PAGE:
19 April 2021

The Challenge Of Data Breaches – And Why SMEs Aren’t Exempt


Cyber-attacks are now becoming more publicly reported, with greater widespread attention through mainstream media.  The most common attacks that tend to be reported are around data breaches and systems outages, since these have the greatest direct impact on public citizens, either from an inability to access targeted services, or an exposure of the sensitive data.

In this week’s blog we are going to focus on the former – data breaches, highlighting why this does not only affect larger corporations, and why SMEs and even start-ups should be equally as concerned and focused on their Information Security plans.

Image of a padlock with a bullet hole

Not sure where to start? At DigiF9 we combine highly skilled and dedicated software developers with robust and comprehensive information security professionals to help safeguard your company operations. Get in touch today at to let us know how we can help take your company to the next level.


They won’t be interested in me, I am not big or rich enough.

Image of a small meeting

This is probably one of the phrases I hear the most from companies and individuals alike in response to Information Security. Surely they will target someone else, someone more interesting, someone richer, not little old me right? The main issue here is that there are so many potential reasons why a criminal, or threat actor to use a better term, would wish to target a company or individual.

Whilst financial motivations are typically at the top of most lists, it is not always as simple as directly targeting finances, instead using indirect means to facilitate financial gain. This is where data breaches have become so prominent. Put yourselves in the shoes of an attacker for a second and rather than focusing on how they gain access to sensitive data, assume that they are there already and are now weighing up options to proceed with.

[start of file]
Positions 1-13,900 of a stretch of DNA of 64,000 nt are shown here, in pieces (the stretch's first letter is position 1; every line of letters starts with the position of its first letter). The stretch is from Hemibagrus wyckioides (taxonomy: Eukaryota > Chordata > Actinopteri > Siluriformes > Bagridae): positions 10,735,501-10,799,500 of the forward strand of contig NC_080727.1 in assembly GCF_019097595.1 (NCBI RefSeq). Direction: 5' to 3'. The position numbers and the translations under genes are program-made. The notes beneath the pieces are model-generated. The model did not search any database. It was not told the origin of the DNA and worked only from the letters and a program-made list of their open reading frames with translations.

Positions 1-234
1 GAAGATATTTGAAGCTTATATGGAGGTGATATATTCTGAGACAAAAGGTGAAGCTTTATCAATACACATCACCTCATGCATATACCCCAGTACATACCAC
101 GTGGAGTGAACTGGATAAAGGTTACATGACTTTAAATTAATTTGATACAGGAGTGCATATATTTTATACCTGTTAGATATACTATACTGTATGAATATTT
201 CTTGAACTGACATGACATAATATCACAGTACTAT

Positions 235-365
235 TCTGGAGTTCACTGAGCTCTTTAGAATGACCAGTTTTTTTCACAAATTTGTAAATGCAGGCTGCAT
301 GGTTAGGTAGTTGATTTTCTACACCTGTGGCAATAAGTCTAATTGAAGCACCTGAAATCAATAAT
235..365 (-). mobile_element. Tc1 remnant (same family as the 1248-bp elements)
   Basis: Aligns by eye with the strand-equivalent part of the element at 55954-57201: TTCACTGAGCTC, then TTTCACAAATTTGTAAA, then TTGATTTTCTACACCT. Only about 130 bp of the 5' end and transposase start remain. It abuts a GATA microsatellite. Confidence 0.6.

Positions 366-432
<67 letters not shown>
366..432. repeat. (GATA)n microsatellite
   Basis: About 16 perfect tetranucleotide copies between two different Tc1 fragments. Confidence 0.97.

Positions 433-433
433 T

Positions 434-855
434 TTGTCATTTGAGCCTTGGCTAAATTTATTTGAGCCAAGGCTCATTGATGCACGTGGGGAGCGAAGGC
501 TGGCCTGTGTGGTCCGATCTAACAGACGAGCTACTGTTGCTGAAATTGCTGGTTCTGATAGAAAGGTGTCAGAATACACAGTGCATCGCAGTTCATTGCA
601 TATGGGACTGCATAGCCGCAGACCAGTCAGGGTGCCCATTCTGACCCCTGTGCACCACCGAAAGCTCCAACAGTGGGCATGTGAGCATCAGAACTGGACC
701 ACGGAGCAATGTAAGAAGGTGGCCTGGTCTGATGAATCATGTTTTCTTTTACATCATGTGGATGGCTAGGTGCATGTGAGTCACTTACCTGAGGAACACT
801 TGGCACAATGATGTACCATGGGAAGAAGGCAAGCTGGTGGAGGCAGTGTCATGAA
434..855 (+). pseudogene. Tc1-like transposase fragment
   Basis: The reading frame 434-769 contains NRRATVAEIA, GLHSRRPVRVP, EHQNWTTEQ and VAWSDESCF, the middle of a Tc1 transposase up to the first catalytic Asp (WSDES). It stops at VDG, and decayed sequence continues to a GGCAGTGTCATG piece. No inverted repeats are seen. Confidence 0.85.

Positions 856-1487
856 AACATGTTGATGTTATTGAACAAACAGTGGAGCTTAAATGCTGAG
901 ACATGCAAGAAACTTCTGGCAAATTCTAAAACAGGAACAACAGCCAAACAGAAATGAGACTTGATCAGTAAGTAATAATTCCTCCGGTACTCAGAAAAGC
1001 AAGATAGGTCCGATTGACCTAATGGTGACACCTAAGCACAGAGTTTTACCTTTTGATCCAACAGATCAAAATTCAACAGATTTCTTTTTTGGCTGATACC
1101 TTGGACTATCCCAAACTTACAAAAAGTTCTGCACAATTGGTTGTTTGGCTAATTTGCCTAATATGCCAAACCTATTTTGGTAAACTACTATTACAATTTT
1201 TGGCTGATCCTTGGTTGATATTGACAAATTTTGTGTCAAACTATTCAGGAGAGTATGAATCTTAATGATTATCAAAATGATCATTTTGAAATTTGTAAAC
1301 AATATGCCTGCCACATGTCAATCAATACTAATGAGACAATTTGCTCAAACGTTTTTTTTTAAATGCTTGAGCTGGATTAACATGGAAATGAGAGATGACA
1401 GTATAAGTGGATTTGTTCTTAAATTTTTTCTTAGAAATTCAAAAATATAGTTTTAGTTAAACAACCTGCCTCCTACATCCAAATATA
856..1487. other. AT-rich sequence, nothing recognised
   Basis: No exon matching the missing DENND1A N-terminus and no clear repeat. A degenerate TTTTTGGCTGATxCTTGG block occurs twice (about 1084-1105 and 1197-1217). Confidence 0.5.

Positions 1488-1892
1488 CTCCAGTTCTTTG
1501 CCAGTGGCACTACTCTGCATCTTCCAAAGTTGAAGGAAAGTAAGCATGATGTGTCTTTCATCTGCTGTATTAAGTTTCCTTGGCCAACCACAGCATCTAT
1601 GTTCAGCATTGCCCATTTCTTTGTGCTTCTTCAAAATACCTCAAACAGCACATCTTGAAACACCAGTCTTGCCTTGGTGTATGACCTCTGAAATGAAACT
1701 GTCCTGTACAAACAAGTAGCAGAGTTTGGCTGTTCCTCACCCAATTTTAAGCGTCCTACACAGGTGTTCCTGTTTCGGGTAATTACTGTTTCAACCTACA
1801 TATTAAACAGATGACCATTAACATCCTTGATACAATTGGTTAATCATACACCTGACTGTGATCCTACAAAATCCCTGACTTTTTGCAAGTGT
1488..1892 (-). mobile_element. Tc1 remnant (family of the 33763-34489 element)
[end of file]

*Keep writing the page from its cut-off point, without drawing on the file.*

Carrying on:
1. Direct Sale
    The quickest and most direct way to make financial gain – selling the exposed or breached data to another party, or parties that are prepared to pay for that kind of information. Often sensitive data will be traded on dark web forums and marketplaces to other threat actors, with their own intentions with it.
  2. Extortion
    Another direct way to make financial gain – extort the affected party! With General Data Processing Regulations (GDPR) in the EU and Data Protection Act (DPA) in the UK, companies are all too aware of how damaging a data breach can be financially through fines imposed by these regulations. So often threat actors will blackmail the company by threatening to expose the data, in exchange for financial gain.